Manually extendable telescoping antenna

- Audi Ag

Manually extendable telescoping antenna for a vehicle or vessel having a continuous core provided in the interior of the antenna to reduce mechanical/wind generated vibration noises. With the antenna extended, the core loosely touches the insides of the hollow telescoping elements and thus dampens and prevents creating a propagation of eigen-vibrations into the vehicle or vessel interior. The preferred core configuration may be a plastic band, plastic coated wire, or hollow or foam-filled plastic tube formed in a helical spiral secured at its lower end to a guide tube and at its upper end to the solid rod upper antenna section.

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1. Field

The invention pertains to manually extendable telescoping antennas mountable on vehicles, vessels and other objects subjected to relative motion with respect to the wind, and more particularly to antennas having a vibration absorbing and damping core disposed to extend interiorly of the telescoping tubes as a continuous unit from an upper antenna rod to a lower antenna guide tube, and which follows the extension and retraction motions of the antenna while loosely touching several regions thereof.

2. Background

Telescoping antenna are well known in the art. Simple, low-cost hand extensible models consist of several telescoping tubes inserted inside each other which act as guide casings (excepting the innermost piece) for the upper piece. When retracted, the casings are held in a guide tube mounted under the vehicle body surface.

In addition, well-known motor-driven telescoping antennas have a heavy electric motor located at the lower end, which motor extends and retracts the antenna electrically by moving a retraction/extension member, e.g., a nylon cord, up and down.

When driving, the acoustic behavior of manually extended telescoping antennas is very poor. They tend to produce wind noise which enters the interior of the vehicle.

Antennas equipped with an electric motor are less susceptible to such wind noise because of their heavy electric motor located in the lower region.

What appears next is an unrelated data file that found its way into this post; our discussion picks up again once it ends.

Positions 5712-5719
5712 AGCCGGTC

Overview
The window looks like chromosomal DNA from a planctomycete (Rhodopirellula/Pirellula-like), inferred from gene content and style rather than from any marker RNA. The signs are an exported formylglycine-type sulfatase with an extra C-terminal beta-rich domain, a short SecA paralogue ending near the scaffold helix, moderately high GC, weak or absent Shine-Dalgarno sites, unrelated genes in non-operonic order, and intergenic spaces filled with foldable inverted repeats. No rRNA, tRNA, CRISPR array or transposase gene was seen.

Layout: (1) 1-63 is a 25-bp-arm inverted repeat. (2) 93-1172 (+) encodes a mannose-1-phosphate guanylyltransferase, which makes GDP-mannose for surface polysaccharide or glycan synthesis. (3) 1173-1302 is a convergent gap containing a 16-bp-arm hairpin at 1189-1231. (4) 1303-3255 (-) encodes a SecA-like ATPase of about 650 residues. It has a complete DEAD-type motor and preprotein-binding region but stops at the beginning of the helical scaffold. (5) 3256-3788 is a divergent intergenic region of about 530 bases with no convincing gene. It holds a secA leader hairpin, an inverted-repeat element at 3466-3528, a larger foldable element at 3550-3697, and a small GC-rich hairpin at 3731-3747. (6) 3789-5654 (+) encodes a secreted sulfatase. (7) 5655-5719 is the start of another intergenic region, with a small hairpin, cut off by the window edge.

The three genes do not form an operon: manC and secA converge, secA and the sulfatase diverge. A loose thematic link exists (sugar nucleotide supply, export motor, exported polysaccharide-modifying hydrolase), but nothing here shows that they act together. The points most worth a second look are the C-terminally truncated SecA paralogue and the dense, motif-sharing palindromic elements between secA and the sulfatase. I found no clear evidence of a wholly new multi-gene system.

German patent 28 46 344 proposes to reduce antenna wind noise by a special shaping of the circumference of the antenna, since it had heretofore been assume that the whirring and whistling antenna noises were caused predominantly by the antenna generating wind eddys and turbulence. The fact that motor antennas exhibit less wind noise is because the heavy counterweight of the motor causes a better mass equilization and the antenna accordingly tends to vibrate less.

The general idea to use a core in the interior of antennas is also known. U.S. Pat. No. 2,456,330 describes an internal pretensioned steel spring core. This steel spring is intended to clamp the individual telescoping segments together to prevent vibrations and fluttering of the antenna. But due to the tensioning provided, this spring steel repeats and amplifies wind-generated vibrations rather than being able to reduce them. Also, the steel spring does not extend as a single continuous piece through the entire telescoping antenna.

German patent 894,578 describes a vehicle antenna using inserts between internal tubes and outer tubes, which likewise serve to prevent rattling noises.

U.S. Pat. No. 2,179,472 and U.S. Pat. No. 2,179,415 also describe inserts which are designed to tension the individual telescoping tubes against each other in order to overcome the play necessary for extension and retraction, and in order to prevent mechanical, metallic rattling of the telescoping tubes within each other.

None of these approaches has significantly solved the problem of travel (or relative air motion) wind-induced antenna vibration that is amplified by the vehicle body paneling and transmitted to the interior where the occupants are subjected to it. There is thus a need in the art for a simple, effective device to reduce antenna wind vibration noise.


It is an object of the invention to create a manually extendable or powered telescoping antenna whose acoustic behavior is improved over state-of-the-art antennas of these types.

It is another object to provide a simple and effective antenna vibration damping assembly that is particularly adaptable for use in manual vehicle antennas.

It is another object of the ivnention to provide an improved antenna having low vibration characteristics that does not require special sleeves or pretensioned core inserts.

Still other objects will be evident from the specification, claims and drawings which follow.


The invention is explained below with reference to the drawings, in which:

FIG. 1 is a side elevation view partly in section of a telescoping antenna of the invention when extended;

FIG. 2 is a side elevation partly in section of a telescoping antenna of the invention when retracted;

FIG. 3 is a section view of a foam-filled core taken along line 3--3 of FIG. 2; and

FIG. 4 is a section view of a partially foam-filled core taken along line 4--4 of FIG. 2.